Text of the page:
“The Los Angeles think tank formally presented its “Southern California Mobility Plan” at a luncheon Wednesday at the City Club in downtown Los Angeles that was attended by more than 75 people. The $714 billion plan calls for tolls on local highways and expressways, improving bus rapid transit and express bus services, creating new overpasses and underpasses at congested interchanges, converting carpool lanes to toll lanes and synchronizing traffic lights”

From Curbed Los Angeles:

Here’s the Bonkers, $700-Billion Libertarian Plan to Fix Los Angeles Traffic

“The future of transportation in Los Angeles is getting a lot of much-deserved attention lately, as the sustainability of the city’s model has city planners looking at major changes in the way LA gets around town. Mobility Plan 2035, the city’s long-term transportation plan seeks to finally get many Angelenos out of their cars with workable public transportation and an improved network of bike lanes. Not everyone agrees that that’s the way to go, though. The Libertarian Reason Foundation says bikes and buses are not the solution to traffic congestion—making more room for cars is.”

From The Los Angeles Times:

Opinion: The Expo Line hasn’t reduced freeway traffic. So what?

“Though the rail line has drawn more users — 30,000 daily riders — than projected and helped boost bus ridership, the number of people in the area using transit does not appear to be large enough to affect vehicle traffic in such a congested corridor, according to researchers with USC’s Sol Price School of Public Policy and the Metrans Transportation Center, which conducted the study for the county’s Metropolitan Transportation Authority.”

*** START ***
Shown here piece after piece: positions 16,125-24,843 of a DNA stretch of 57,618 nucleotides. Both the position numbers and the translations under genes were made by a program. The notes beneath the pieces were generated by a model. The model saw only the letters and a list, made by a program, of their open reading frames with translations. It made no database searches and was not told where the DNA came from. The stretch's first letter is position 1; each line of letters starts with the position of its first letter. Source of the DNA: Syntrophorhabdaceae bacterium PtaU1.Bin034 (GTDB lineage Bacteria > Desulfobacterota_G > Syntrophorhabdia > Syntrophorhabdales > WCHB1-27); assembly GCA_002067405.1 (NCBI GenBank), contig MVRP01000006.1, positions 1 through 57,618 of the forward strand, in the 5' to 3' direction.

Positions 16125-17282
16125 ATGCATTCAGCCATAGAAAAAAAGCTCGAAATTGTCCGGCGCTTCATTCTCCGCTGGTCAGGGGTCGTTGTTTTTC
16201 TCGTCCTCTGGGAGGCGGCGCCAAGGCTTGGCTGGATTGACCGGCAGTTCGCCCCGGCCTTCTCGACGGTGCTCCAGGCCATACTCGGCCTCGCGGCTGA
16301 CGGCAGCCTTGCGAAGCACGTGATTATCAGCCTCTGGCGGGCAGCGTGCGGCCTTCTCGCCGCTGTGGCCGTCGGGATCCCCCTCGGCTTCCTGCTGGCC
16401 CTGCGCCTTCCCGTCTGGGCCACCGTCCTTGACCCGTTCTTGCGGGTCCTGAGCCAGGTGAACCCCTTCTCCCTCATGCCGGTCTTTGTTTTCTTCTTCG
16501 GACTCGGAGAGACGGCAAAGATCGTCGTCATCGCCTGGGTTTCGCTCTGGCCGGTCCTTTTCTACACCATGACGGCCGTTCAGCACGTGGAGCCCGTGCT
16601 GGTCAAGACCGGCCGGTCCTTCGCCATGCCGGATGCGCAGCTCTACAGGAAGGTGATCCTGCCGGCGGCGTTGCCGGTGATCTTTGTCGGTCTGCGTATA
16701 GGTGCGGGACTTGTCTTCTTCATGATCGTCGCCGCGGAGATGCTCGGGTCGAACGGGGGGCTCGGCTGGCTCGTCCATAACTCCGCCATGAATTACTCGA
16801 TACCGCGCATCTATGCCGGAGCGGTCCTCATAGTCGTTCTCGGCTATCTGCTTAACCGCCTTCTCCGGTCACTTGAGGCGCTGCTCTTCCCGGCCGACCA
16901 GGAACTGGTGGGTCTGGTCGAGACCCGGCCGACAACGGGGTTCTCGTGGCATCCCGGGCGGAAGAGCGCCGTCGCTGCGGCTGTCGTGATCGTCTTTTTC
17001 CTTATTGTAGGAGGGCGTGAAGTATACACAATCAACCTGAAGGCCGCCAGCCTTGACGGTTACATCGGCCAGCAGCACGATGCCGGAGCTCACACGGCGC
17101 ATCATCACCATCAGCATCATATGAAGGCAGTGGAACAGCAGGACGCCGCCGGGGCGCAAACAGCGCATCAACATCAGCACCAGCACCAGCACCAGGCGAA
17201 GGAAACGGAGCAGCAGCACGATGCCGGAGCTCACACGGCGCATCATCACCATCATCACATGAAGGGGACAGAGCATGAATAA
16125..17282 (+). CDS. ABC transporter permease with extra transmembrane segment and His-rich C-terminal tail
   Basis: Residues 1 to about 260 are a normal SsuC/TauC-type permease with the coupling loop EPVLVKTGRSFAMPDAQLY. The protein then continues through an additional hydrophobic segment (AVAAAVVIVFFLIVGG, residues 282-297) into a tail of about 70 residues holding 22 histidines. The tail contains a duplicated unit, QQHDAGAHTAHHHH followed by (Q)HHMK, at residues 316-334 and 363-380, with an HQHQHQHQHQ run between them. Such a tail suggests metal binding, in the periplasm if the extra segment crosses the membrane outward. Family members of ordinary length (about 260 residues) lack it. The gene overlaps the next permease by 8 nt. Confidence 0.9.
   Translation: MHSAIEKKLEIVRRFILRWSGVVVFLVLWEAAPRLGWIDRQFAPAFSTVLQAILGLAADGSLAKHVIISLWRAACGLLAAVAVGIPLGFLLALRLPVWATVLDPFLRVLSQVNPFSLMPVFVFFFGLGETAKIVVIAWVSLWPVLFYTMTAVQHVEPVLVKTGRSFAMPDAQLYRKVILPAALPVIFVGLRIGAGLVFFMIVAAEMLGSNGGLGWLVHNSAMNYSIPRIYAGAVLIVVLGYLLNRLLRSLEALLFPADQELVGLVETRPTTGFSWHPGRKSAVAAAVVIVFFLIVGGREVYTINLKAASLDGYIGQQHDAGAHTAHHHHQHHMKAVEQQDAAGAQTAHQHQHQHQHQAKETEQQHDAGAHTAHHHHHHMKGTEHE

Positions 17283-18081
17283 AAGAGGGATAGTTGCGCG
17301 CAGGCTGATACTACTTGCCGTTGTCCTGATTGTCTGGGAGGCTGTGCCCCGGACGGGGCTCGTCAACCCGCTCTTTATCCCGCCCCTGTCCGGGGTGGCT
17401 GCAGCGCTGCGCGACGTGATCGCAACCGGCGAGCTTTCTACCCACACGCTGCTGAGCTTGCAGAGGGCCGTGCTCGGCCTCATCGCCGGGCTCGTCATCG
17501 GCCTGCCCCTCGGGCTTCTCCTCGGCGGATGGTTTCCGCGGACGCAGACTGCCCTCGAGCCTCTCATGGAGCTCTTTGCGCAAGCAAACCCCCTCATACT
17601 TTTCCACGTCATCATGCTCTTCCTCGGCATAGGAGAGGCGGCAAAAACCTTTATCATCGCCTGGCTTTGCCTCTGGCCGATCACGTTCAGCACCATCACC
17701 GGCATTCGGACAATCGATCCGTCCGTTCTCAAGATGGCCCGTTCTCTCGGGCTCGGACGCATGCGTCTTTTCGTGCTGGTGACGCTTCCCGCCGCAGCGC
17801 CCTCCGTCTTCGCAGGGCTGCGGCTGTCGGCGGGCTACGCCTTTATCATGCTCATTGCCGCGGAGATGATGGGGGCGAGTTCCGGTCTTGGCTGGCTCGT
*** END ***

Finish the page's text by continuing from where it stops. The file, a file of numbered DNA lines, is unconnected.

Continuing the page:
From The Atlantic CityLab:

Every Town Needs a Huge Cat Directing Traffic

“It can be hard to get drivers to slow down on local streets. Some places install a roundabout. Others go with speed bumps. The town of Sebastopol, in Northern California, chose to install a 12-foot tall orange tabby that glows in the dark and instills the fear of death into your pedal-pushing soul.”

11.11.15 News Articles


California lost 9,000 business HQs and expansions, mostly to Texas, 7-year study says